The Walking Dead: Livening up television one zombie at a time

The Waking Dead is a post apocalyptic horror suspense drama series that centers around a Sheriff’s Deputy Rick Grimes (Andrew Lincoln) who gets shot before the world is overrun by zombies. He wakes up from a coma to find his town in ruins and the streets occupied by “walkers.” Unsure of where to go, he tries to search for clues to find his missing wife and child and fills in the blank about the months that he’s been unconscious with the aid of survivors he encounters throughout his search. The six-episode first season dealt with Rick, and how he emerges as the leader of the Atlanta survivors and their search for safe haven while the first half of the 13-episode second season revolves around the group dealing with their personl demons as secrets are exposed and motives are gradually unravelled on top of the zombie threat.

The series is an adaptation of the comic book series of the same title. It was developed for AMC by Frank Daranbont and is currently airing its second season fresh from the mid season hiatus to banging ratings.

What sets TWD apart from other TV series, in my opinion, aside from its hard core horror premise is the film level quality of the entire series. While the premise is not new, presenting this type of genre and story in serial format was very risky on the part of the producers as viewers might easily get tired of seeing people running around from zombies and finding themselves in dead ends.

ZOMBE APOCALYPSE, YOU SAY? Walkers attack by the drove at the smell of live human flesh.

However, viewers can  find themselves hooked to the series for a variety of reasons. First, the series does not scrimp on the gore, serving up scenes with excellent effects and editing. Think Dawn of the Dead/Resident Evil/28 Days Later but for the small screen. The cinematography, framing and treatment is similar to another gritty TV hit Spartacus and shows an equal level of lack of inhibition as the Andy Whitfield starrer.

Second, the series makes itself unique from other zombie offerings by shifting the focus on the characters of the survivors. There is a constant evolution of the characters which makes them more than one dimensional stereotypical figures that play only a certain part. They do not lose their humanity and their continuous moral battles, arguments and second guessing is a testament to their multi-facetedness. Some characters who start off as assw*pes begin to show signs of soft-heartedness in the second season, while those on the brink of insanity find themselves pushing forward to the deep end.  Some characters become more endearing while some you want to squish with the heels of your shoe. I think this is a success on the part of the producers — making the viewers emotionally invested in the series despite its fictional premise. Some might even find themselves rooting for the walkers (not undead, because the series deals with a phenomenon wherein the victims die but brain stems are reignited to revive their motor skills but not their personalities or humanity).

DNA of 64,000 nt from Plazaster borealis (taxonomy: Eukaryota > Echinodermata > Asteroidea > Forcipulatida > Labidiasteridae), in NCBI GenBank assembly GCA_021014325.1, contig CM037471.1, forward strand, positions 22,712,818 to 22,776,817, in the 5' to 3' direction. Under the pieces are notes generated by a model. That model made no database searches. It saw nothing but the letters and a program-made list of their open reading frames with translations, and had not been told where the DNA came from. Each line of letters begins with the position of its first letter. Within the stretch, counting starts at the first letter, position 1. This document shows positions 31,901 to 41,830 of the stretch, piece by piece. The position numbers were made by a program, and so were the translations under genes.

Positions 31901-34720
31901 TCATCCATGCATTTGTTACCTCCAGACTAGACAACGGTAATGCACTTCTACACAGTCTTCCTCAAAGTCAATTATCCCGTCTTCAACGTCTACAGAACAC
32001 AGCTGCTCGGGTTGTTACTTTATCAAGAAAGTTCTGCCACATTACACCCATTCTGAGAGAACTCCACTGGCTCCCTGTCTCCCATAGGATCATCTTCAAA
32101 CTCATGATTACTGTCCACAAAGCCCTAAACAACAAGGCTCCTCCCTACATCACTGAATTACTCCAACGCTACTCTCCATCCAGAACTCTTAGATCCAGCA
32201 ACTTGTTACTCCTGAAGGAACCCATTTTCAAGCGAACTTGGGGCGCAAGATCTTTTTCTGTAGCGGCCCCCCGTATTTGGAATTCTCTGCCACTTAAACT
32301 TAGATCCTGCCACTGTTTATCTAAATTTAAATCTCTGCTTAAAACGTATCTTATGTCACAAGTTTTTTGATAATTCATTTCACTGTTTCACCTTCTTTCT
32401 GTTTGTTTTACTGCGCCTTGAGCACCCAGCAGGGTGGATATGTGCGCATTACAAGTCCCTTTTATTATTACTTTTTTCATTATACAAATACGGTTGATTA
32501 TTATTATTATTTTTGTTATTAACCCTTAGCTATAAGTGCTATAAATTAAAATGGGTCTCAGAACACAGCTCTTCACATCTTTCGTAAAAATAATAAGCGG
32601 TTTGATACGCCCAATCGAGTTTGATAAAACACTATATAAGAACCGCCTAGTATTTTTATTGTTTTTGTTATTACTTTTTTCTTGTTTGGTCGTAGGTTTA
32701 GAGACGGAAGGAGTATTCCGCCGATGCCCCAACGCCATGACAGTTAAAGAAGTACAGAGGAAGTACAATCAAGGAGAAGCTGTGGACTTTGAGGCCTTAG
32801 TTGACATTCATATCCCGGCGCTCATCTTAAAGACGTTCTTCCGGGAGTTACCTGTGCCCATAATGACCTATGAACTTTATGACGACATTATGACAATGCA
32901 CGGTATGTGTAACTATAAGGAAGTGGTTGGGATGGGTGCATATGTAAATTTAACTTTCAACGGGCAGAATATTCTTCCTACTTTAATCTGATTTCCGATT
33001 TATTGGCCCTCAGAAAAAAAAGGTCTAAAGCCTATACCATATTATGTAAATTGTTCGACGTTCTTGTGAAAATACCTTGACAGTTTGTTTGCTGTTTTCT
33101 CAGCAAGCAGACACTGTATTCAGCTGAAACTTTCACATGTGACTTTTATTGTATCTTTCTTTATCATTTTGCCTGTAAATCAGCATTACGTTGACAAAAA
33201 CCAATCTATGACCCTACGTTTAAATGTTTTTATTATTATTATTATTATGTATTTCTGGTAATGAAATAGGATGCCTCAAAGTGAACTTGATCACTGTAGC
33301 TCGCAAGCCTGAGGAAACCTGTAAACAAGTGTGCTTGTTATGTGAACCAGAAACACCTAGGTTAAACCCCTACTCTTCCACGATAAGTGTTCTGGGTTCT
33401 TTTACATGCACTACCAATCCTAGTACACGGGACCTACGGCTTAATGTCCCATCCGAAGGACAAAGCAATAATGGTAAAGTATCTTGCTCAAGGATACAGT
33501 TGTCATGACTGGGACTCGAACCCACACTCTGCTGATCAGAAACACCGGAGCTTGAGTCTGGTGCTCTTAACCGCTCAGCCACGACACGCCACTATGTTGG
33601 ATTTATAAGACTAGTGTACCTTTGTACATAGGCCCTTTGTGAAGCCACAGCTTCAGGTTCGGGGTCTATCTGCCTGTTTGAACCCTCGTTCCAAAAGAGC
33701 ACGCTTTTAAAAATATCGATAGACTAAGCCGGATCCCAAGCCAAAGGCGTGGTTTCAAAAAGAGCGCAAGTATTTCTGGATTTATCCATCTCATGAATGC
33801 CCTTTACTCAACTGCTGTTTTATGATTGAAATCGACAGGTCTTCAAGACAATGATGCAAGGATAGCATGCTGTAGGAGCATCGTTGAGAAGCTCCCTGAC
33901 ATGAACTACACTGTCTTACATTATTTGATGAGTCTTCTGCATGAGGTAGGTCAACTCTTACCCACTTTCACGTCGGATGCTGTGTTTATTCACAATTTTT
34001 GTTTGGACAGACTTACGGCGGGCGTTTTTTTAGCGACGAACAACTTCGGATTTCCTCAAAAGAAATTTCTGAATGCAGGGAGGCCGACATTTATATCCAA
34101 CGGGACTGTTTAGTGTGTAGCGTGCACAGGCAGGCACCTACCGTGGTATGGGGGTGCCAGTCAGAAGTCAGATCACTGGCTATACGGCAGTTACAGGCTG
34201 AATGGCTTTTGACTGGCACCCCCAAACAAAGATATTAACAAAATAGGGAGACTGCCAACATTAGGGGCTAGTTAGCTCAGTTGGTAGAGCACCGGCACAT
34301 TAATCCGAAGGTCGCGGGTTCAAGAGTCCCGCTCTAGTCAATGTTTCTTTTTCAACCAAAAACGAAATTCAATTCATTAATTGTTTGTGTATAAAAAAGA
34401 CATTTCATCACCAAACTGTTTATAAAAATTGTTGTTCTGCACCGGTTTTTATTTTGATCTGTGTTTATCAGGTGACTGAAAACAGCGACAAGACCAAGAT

Back to the list of things to like about this series — the suspense never ever lets up. Surprises abound in every corner and viewers wll find themselves blindsided despite the clues left in various parts of the series.

TO THE RESCUE. Glenn (right), leads the group on a rescue mission to save Merl who got left on the roof

My favorite character, aside from Rick, is Glenn (Steven Yeun), the Asian guy who cares about everybody and does things at the expense of his own safety. Glenn, despite his role as the group’s gopher, is actually one of the strongest characters in the series — smart and resourceful whose main weakness is probably his devotion to his friends. I won’t surprised if he has the most fans out of the lot. My most hated character is probably Andrea (Laurie Holden), whom I initially thought was going to be an asset to the group but has lately turned out into a trigger happy bitch. I’m torn about Shane (Jon Bernthal), Rick’s best friend and his wife’s former lover — Shane, who has deluded himself into thinking that Lori (Sarah Wayne Calllies) harbors feelings for him and is only staying with Rick out of obligation. Shane is a ruthless bastard when he wants to be but his struggle between wanting to be the top dog and his genuine love for Rick, who is like his brother is always a gray area that ties audiences up in knots, myself included. I know the series won’t be the same without this pseudo-villain.

The series, which was recently picked up for a third season, is one that I will surely tune in to for a good many episodes. Its the type of series that I appreciate because it has a heart, and deals with morality despite the despondency of the situation. It is excellently made and plays like a movie. Too bad viewers have to wait a full week to find out what happens next. That’s my only complaint, I guess.

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